Cryptocurrency deals have come to dominate illicit foreign exchange transactions in South Korea, Bloomberg News reported Thursday (Aug. 24).
Citing government data, the report said prosecutors have seen four crypto cases this year that violated local foreign exchange transaction rules, involving 1.5 trillion won ($1.1 billion). That figure is almost double what was reported last year, and 70 times as much from 2020.
Nearly three quarters of transactions that violated foreign-exchange rules were crypto-linked, compared to 61% in 2021, the data shows.
Bloomberg said the four cases are not connected to another, ongoing investigation by South Korea’s Financial Supervisory Service into $3.4 billion worth of “abnormal” foreign-exchange transactions at Korean banks that could be tied to illegal crypto activity.
Meanwhile, troubled lender Voyager Digital has attracted interest from some of the biggest players in the crypto industry in its search for a buyer.
Coindesk reported that the exchanges Binance and FTX are among the interested buyers, according to sources familiar with the matter.
Bids for Voyager’s assets are due on Sept. 6 for its sale, which is happening as part of its bankruptcy. A winner could be chosen at an auction — if necessary — on Sept. 29. Coindesk said at least 22 investors have shown interest in purchasing Voyager’s assets. One source said the American crypto exchange Coinbase had considered a deal but ended up withdrawing.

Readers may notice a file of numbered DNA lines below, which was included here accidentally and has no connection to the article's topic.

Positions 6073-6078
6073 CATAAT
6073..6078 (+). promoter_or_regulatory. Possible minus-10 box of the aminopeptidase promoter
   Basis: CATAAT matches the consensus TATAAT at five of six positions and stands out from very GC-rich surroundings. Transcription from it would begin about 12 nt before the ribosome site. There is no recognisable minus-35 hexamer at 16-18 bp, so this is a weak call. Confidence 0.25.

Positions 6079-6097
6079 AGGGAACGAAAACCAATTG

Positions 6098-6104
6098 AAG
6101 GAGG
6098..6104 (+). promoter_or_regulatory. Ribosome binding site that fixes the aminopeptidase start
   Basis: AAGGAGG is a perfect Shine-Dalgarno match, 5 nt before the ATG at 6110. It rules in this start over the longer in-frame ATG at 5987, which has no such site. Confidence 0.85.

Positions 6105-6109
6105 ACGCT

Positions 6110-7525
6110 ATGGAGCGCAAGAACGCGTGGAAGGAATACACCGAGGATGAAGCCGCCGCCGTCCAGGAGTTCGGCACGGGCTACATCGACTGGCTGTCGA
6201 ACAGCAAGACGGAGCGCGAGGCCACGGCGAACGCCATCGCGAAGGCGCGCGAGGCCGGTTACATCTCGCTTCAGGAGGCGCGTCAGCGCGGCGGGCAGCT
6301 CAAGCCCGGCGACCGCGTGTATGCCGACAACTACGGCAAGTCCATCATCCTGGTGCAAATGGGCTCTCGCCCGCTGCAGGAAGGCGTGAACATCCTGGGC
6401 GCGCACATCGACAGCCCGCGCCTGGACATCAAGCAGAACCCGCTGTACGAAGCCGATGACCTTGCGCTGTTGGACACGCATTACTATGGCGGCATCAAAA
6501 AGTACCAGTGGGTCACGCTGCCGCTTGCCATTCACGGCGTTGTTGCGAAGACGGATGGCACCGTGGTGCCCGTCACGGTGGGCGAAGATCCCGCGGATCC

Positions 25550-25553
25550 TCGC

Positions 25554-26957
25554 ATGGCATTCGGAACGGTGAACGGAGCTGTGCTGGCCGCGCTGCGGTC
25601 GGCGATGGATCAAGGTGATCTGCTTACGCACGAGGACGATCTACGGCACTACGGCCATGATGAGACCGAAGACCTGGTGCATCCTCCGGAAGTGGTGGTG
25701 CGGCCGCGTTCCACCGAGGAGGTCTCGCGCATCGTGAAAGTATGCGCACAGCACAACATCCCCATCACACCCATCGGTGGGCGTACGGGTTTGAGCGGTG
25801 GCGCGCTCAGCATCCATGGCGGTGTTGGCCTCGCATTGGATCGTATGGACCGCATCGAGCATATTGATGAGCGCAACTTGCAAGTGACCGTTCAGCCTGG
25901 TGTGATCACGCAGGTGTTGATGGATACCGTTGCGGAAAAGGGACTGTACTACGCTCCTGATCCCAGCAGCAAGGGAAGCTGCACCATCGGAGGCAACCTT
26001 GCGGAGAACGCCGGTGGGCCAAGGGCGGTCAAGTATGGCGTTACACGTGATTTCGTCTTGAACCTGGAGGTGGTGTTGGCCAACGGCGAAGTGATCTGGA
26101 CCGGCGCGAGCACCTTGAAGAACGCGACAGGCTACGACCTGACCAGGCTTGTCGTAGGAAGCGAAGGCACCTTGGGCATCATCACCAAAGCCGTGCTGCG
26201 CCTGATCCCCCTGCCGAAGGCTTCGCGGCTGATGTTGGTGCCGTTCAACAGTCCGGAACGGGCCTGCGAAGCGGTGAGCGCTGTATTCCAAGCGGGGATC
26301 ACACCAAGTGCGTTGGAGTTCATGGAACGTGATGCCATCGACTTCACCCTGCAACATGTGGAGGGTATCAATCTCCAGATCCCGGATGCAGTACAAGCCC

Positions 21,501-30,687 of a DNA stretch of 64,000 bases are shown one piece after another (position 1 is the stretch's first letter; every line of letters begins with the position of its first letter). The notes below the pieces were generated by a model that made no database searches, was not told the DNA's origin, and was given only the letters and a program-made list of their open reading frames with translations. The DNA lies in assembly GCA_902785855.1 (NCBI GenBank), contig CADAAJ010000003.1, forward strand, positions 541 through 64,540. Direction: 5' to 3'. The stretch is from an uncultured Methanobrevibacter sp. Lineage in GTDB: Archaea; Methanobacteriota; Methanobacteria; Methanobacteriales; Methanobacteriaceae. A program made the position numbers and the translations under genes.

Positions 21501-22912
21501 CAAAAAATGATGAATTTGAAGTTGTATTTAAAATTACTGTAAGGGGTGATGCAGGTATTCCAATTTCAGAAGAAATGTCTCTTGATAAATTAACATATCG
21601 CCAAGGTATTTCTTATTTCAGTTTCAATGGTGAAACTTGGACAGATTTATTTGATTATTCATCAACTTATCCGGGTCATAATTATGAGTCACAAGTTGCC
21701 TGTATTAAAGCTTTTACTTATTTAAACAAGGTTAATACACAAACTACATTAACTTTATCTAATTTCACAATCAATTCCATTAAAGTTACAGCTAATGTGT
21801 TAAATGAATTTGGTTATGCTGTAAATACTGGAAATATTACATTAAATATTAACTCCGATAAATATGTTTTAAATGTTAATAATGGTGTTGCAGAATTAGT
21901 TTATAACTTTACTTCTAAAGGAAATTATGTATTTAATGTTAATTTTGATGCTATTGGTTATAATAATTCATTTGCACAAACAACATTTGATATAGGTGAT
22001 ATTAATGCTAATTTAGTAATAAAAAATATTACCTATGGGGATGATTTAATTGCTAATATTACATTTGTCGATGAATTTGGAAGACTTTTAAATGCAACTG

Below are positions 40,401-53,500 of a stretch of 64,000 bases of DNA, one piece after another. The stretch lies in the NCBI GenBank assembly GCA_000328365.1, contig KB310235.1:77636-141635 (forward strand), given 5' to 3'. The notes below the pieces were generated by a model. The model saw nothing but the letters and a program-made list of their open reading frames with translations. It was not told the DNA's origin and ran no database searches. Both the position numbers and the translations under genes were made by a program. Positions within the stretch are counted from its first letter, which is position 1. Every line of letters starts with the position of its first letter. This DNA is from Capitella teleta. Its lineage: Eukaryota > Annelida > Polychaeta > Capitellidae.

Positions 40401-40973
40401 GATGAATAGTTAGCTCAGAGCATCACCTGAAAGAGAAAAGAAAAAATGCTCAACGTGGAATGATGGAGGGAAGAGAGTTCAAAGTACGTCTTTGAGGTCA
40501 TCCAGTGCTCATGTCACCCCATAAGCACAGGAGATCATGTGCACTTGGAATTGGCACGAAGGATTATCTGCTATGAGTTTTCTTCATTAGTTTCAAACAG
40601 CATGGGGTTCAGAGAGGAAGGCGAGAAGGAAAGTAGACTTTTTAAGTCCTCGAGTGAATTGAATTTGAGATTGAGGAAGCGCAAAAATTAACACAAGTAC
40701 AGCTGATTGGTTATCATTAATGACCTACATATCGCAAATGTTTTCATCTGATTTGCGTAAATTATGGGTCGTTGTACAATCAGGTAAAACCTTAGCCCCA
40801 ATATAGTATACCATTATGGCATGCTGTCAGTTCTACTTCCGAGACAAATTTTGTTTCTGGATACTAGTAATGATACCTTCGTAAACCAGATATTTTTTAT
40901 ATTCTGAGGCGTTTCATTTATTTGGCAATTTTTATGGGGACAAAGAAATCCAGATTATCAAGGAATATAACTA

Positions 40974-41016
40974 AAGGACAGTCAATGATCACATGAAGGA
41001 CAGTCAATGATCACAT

Also, cryptocurrencies with ties to non-fungible tokens (NFT) and the metaverse have underperformed this week as enthusiasm about the NFT market drops, Coindesk reported.
Among these cryptos is Flow network’s FLOW token, which can be used to build NFTs and decentralized applications on the Web3 platform. It’s dropped 20% during the past seven days, the second largest decline during the week among 52 cryptocurrencies that have a market cap higher than $1 billion.
The report also cited data from NonFungible.com showing that the amount of U.S. dollars traded in the NFT market fell 25% in the second quarter compared to the first, while NFT resell profit plummeted 46% for a total loss of $1.4 billion.
The minimum purchase price of an NFT from Bored Ape Yacht Club, the largest NFT collection in terms market cap, is down more than 50%.
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